So you have a website designed for standard desktop computers, but you obviously want to keep up with times and make your site mobile-friendly too. However, it isn’t just a matter of scaling down your design – it’s a new platform with a new set of interaction patterns and limitations.
In this article we’ll explore seven eight UI limitations to be aware of when going from desktop to mobile web.
Note: we have a highly related but more recent article on this topic: “Understanding Mobile E-Commerce UX: 5 Overarching Issues“.
On smartphones there’s no hover state (not yet anyways). This can be a challenge for pages with a lot of content or features as the interface quickly gets bloated with links and buttons that would normally only be shown on hover. On mobile, any information or feature must be accessed in either of two ways:
The last approach, convention, can help simplify the interface but also runs the risk of obscurity. Essentially you rely on the user to a) know the convention and b) try it out on your site to see if you support it. But if either of those fall flat the user will essentially have no idea that the feature exist, thus such features should either be explained at first visit or be non-essential to the experience of the site.
Typing on a touch keyboard is a slow and error-prone exercise so make sure to keep your form fields to an absolute minimum and pre-select clever defaults. Furthermore, you need to consider how you deal with errors in data.
While you’ll certainly need to deal with erroneous data in desktop designs too, there will be even more errors in forms filled out on touch devices due to the touch keyboard and smaller screen size (providing less context and overview). Review pages may be a good idea for longer forms if the user can’t edit the data after it’s been submitted.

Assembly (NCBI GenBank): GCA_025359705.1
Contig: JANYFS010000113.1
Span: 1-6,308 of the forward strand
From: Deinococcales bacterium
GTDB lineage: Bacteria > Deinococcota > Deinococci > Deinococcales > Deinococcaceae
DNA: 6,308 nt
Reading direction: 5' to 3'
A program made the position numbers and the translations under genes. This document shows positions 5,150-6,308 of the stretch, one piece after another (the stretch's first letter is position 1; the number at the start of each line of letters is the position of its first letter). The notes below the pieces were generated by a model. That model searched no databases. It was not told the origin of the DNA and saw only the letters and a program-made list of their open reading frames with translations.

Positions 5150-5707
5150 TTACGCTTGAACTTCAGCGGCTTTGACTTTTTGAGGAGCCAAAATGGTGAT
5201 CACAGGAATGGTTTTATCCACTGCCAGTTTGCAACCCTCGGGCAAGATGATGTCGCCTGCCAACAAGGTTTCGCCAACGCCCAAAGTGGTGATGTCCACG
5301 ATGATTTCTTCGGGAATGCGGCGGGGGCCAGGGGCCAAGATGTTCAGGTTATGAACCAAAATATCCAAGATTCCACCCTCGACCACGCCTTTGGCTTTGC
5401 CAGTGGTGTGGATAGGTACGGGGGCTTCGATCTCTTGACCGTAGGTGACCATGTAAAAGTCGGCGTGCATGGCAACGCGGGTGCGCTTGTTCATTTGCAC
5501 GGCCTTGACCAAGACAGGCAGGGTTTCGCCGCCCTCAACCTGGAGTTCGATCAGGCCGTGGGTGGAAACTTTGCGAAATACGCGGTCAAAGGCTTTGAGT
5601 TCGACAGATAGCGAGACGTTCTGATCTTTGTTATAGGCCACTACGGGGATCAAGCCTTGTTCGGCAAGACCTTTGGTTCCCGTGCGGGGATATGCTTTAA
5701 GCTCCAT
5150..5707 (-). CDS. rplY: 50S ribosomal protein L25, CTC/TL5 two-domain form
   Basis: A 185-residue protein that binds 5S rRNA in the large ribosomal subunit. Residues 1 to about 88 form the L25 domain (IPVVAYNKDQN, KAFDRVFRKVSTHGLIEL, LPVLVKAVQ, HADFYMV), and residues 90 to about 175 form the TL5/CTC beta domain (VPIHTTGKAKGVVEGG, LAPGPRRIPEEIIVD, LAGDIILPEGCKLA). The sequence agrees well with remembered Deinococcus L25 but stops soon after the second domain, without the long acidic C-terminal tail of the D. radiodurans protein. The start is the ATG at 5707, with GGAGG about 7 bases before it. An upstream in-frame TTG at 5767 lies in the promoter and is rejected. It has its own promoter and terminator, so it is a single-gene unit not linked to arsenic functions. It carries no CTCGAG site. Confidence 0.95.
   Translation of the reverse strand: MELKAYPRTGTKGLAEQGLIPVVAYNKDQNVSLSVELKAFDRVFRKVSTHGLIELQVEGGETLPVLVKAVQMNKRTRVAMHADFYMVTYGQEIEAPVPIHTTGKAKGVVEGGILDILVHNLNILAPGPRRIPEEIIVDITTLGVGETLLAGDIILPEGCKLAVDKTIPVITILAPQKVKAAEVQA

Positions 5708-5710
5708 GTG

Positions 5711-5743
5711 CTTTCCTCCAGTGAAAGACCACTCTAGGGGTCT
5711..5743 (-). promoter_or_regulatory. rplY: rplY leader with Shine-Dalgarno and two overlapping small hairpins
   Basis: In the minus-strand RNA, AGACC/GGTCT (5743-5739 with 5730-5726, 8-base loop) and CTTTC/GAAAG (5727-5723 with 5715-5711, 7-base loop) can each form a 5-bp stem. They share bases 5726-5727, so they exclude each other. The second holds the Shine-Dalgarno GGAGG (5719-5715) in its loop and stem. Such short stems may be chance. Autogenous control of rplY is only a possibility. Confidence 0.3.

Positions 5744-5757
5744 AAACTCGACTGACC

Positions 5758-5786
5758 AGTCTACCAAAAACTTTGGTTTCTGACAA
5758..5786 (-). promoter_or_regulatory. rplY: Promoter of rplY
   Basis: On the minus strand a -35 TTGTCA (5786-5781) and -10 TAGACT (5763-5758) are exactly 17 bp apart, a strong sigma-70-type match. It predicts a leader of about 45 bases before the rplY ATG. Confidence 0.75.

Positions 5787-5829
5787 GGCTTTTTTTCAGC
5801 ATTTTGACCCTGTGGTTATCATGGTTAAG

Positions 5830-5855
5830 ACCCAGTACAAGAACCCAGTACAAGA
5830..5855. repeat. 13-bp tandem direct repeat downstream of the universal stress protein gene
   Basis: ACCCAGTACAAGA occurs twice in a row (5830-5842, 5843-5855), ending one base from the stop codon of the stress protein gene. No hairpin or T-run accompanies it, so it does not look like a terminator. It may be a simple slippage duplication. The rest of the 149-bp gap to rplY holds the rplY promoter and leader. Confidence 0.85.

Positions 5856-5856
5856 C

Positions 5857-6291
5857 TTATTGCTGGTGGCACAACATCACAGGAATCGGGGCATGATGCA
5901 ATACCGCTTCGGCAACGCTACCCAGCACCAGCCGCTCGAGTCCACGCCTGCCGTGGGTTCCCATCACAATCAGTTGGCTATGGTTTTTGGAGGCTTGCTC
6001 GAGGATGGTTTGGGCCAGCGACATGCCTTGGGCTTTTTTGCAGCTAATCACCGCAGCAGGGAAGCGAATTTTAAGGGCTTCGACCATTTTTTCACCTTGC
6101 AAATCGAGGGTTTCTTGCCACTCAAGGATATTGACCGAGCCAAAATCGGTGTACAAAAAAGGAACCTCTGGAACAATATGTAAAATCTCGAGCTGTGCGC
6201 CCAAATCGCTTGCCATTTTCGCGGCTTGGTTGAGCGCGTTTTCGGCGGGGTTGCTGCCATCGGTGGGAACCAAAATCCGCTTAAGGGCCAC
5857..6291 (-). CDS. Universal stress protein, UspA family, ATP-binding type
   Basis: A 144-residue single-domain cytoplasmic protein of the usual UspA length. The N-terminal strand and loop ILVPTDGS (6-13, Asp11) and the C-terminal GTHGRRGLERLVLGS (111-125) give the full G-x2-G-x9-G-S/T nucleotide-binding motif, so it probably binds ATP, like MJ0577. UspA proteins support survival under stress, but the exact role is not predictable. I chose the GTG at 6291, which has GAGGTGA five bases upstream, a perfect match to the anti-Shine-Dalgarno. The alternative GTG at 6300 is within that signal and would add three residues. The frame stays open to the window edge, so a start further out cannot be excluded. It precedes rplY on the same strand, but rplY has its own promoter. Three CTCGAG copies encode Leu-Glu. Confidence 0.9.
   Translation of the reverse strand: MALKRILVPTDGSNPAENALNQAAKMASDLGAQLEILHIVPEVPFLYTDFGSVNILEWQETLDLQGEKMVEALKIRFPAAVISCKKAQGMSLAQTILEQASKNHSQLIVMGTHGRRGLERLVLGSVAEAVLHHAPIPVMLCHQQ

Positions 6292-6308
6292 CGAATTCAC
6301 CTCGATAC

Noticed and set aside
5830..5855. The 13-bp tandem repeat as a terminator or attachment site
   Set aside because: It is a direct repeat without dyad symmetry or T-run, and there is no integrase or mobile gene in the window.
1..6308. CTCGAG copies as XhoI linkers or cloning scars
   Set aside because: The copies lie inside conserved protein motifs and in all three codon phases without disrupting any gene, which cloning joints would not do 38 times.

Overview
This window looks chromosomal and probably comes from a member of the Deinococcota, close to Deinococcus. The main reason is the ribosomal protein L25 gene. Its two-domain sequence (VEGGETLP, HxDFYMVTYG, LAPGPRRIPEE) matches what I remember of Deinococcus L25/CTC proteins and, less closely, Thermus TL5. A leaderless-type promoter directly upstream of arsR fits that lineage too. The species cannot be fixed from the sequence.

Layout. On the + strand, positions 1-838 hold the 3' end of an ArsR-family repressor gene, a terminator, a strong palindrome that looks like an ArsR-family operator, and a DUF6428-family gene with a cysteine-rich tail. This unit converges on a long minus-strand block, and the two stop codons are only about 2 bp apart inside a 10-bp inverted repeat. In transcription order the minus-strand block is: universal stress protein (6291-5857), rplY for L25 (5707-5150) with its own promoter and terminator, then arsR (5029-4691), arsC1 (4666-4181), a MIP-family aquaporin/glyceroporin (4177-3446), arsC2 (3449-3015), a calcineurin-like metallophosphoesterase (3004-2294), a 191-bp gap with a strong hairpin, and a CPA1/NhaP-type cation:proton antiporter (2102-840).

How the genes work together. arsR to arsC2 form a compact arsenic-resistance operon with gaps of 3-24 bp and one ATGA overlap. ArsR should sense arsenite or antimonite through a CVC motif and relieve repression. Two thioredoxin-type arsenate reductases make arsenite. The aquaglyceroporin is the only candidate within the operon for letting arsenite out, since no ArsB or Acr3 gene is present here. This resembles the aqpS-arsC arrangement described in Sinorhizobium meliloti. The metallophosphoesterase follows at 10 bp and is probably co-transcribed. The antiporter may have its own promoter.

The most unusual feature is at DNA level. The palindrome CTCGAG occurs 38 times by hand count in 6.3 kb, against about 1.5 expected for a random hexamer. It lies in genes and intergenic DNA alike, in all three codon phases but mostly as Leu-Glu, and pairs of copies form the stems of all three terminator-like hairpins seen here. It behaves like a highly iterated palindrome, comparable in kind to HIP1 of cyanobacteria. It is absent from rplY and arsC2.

Using optimized touch keyboard are key. You may also consider auto-complete functionality, the use of geo-data, inline validation, address validators, and other methods for suggesting and correcting user inputs as they are typed.
The smaller screens on touch devices results in reduced context. This tend to make it more difficult for the user to get an overview of the page, compare various options, and remember prior content.
Consider a long form. As the user scrolls down, the title of the form disappears along with previously entered data. Without this context it gets significantly more difficult to interpret the meaning of the currently visible form fields. It also makes it difficult to spot errors retrospectively. In this instance a review or summary screen can help avoid erroneous data while a header fixed to the top of the screen can help maintain context. (A fixed header will of course lower the screen real estate for unique content so if the context of nearby fields is more important then this approach would actually reduce the context.)
On touch devices people use their fingers to click links and buttons on the screen, which significantly decrease the accuracy of clicks. This is also known as the “fat finger problem”.